Electric vehicle start-up Fisker (FSR 5.82%) is Henrik Fisker's second attempt at an EV company, and the acclaimed vehicle designer has certainly produced some attractive cars in the past. In this Fool Live video clip, recorded on Nov. 22, Fool.com contributor John Rosevear discusses Fisker's history and future potential in the EV space.
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John Rosevear: Fisker is Henrik Fisker's second attempt at a start-up. His first one, he started building a hybrid vehicle called the Karma. There were fires, there were issues. The company went bust in like 2013. There have been various efforts to revive it. Since then he has not been involved in any of that. Who he is? He is a designer. He's an acclaimed designer. Henrik Fisker, he designed several of the beautiful Aston Martin's from the last decade. The V8 Vantage and the DB9 are both credited to him.
Fisker today, the company, $6.3 billion market cap. This is a pre-revenue start-up, and what makes them interesting is this is what they call an asset-light business model. If you know anything about the auto business. If you're setting up an auto factory, that's $1 billion or more you've got to spend from scratch before you ship a single vehicle. Fisker is bypassing that by doing contract manufacturing and bypassing the need to have a dealer network by doing direct sales. This is what has made them interesting as an investment.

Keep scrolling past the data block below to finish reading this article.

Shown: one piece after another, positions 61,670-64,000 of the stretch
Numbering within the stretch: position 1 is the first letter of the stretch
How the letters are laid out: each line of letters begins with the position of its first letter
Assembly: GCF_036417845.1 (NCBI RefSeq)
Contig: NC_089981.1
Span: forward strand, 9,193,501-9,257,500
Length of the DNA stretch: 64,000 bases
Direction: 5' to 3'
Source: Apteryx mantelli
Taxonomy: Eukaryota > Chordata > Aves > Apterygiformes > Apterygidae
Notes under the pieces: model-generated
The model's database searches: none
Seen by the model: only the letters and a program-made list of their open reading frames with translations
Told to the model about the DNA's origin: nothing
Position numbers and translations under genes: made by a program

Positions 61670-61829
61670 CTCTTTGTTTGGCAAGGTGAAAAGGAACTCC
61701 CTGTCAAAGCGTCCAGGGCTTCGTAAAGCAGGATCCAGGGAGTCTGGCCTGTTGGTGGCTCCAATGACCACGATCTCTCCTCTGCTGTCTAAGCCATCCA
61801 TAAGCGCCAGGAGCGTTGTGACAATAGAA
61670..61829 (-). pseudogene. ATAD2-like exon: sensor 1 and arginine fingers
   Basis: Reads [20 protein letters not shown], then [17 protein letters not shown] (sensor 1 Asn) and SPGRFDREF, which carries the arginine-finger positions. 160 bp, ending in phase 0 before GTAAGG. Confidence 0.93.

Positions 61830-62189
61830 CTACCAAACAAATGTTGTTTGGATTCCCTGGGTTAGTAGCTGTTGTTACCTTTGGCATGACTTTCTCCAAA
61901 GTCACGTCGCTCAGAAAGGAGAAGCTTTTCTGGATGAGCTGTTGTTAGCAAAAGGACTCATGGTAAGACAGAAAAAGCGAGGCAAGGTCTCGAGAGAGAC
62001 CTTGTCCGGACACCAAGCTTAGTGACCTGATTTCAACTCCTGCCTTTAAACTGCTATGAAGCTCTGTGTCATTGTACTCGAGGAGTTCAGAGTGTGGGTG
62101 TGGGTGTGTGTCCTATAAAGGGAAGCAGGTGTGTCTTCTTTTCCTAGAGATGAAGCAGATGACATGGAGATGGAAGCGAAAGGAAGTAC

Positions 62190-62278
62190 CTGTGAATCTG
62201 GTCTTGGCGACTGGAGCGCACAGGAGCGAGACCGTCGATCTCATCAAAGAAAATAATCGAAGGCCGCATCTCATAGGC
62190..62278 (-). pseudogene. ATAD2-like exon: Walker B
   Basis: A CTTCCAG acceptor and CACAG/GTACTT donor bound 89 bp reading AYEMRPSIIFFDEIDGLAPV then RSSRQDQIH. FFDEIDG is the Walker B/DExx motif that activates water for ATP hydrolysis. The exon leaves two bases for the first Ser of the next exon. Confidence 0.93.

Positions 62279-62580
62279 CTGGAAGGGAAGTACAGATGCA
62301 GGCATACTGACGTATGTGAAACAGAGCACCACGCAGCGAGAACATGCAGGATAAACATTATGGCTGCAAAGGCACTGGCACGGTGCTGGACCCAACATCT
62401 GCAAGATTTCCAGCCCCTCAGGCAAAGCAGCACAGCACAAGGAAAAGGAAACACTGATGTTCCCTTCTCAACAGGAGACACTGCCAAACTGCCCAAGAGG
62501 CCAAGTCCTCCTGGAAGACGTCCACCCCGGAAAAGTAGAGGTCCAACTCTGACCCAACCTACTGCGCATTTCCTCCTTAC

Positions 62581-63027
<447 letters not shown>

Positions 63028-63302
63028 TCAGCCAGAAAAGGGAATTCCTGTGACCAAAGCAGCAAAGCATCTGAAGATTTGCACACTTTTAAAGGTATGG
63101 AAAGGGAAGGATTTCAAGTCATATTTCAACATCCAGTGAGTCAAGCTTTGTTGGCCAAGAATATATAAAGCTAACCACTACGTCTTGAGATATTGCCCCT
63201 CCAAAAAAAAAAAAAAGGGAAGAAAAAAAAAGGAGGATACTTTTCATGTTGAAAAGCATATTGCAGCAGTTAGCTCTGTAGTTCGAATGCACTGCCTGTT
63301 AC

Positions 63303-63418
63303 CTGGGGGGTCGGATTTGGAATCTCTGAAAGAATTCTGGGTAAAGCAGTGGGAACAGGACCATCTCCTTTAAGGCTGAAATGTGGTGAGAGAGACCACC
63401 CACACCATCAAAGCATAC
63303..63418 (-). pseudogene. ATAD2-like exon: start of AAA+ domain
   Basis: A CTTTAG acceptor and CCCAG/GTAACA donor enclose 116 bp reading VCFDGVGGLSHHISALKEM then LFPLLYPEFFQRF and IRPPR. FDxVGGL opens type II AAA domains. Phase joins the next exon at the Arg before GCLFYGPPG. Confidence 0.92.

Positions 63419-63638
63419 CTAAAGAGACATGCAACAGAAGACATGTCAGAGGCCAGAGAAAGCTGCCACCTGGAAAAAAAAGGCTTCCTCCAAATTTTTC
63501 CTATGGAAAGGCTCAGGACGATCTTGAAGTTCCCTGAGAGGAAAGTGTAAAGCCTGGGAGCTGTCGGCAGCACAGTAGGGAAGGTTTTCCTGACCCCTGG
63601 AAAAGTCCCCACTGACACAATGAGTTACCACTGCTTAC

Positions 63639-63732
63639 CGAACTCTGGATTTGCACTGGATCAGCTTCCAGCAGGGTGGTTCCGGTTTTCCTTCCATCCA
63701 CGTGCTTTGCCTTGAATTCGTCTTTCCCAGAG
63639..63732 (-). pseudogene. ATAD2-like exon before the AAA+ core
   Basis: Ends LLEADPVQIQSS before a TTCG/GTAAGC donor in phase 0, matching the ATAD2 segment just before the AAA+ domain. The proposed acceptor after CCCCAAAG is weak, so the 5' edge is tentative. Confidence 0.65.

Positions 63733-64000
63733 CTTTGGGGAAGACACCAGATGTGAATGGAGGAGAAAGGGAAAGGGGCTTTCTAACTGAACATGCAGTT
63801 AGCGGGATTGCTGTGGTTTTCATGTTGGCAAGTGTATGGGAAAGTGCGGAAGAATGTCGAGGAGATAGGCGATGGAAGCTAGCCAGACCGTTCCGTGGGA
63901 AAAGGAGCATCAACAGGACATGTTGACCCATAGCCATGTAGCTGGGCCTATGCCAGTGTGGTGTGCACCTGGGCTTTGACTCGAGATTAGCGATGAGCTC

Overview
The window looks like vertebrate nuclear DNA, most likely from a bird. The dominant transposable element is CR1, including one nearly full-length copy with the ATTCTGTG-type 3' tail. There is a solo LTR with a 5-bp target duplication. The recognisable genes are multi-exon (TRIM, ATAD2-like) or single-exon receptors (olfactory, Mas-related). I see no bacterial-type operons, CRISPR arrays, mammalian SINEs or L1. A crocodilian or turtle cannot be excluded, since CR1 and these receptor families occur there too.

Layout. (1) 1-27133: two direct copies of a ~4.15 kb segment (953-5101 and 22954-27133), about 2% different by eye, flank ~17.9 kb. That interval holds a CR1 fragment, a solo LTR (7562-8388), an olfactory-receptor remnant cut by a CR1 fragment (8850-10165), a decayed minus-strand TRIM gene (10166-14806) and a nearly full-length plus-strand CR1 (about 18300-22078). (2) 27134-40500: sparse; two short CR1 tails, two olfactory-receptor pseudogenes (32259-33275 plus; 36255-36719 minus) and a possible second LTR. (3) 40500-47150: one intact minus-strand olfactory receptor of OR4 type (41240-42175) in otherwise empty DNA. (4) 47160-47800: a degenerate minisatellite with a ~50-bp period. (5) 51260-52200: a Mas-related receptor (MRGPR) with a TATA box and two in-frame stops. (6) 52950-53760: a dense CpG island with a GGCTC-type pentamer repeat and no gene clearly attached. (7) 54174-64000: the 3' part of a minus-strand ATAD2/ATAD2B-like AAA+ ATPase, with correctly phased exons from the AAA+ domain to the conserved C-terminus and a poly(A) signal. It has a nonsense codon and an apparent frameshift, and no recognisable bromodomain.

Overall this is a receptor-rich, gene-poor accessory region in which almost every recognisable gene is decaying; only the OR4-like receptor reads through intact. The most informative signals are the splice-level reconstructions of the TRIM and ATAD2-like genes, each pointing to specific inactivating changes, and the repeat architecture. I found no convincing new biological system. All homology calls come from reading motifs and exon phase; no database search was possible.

Their first model, they showed it last week the production version, the Ocean SUV. It's a handsome, the five passenger SUV, not too huge. Starts at $37,500. You can option it way up to almost $70,000, and production starts in a year, and it will be built by Magna International, which is a giant global auto industry supplier Canadian under contract.
That's a pros and cons thing. On the one hand, Fisker doesn't have to build a factory. On the other hand, they lose some margin because they're paying someone else to build the car. The next model is a less expensive one, more affordable called the Pear. As we can see, sub-$30,000 price tag. It's going to be built by Foxconn, the iPhone builder, likely at the Lordstown, Ohio factory they just bought from Lordstown Motors (RIDE 5.81%) or in the process of building.
The hope is that's the volume model and that they hope to sell 250,000 a year out of U.S. production, and then if demand justifies, they'll build other plants maybe in Europe, maybe in China, and so on to do that. That's the master plan. What you have to ask with Fisker is, OK, that's interesting. The ocean is very good looking, how many are they really going to sell once there are similar vehicles available from Hyundai, from Ford (F 5.10%), from Volkswagen (VWAGY 0.37%), from General Motors (GM 2.78%), etc, on and on? This to me is the question, stop share, hang on. Okay, I'm back.
This to me is the big question with Fisker, and with a lot of these companies really, some of them are valued, like sales are going to go up this could be indefinitely, and I think with Fisker, as with Rivian (RIVN -4.69%), a lot of people are discounting the legacy automakers coming in here with EVs and so forth. I rank Fisker in the middle of the pack. They've been smart. Henrik Fisker learned from his past mistakes, and he's got some really good business people around him. They're being careful with money. The car looks good. They have a fair amount of interest and some preorders.
A market cap of just over $6 billion it might be worth a flyer, but again, it's high-risk. Then on the other hand, what is it worth if they're selling half a million vehicles a year in five years, 10 years? Certainly more than $6 billion, but the devil there will be in the details as well around margins and so forth. Because I don't know with the contract manufacturing model what margins they'll be able to get once legacy players who own their own factories are into the game. It's a mixed bag for me.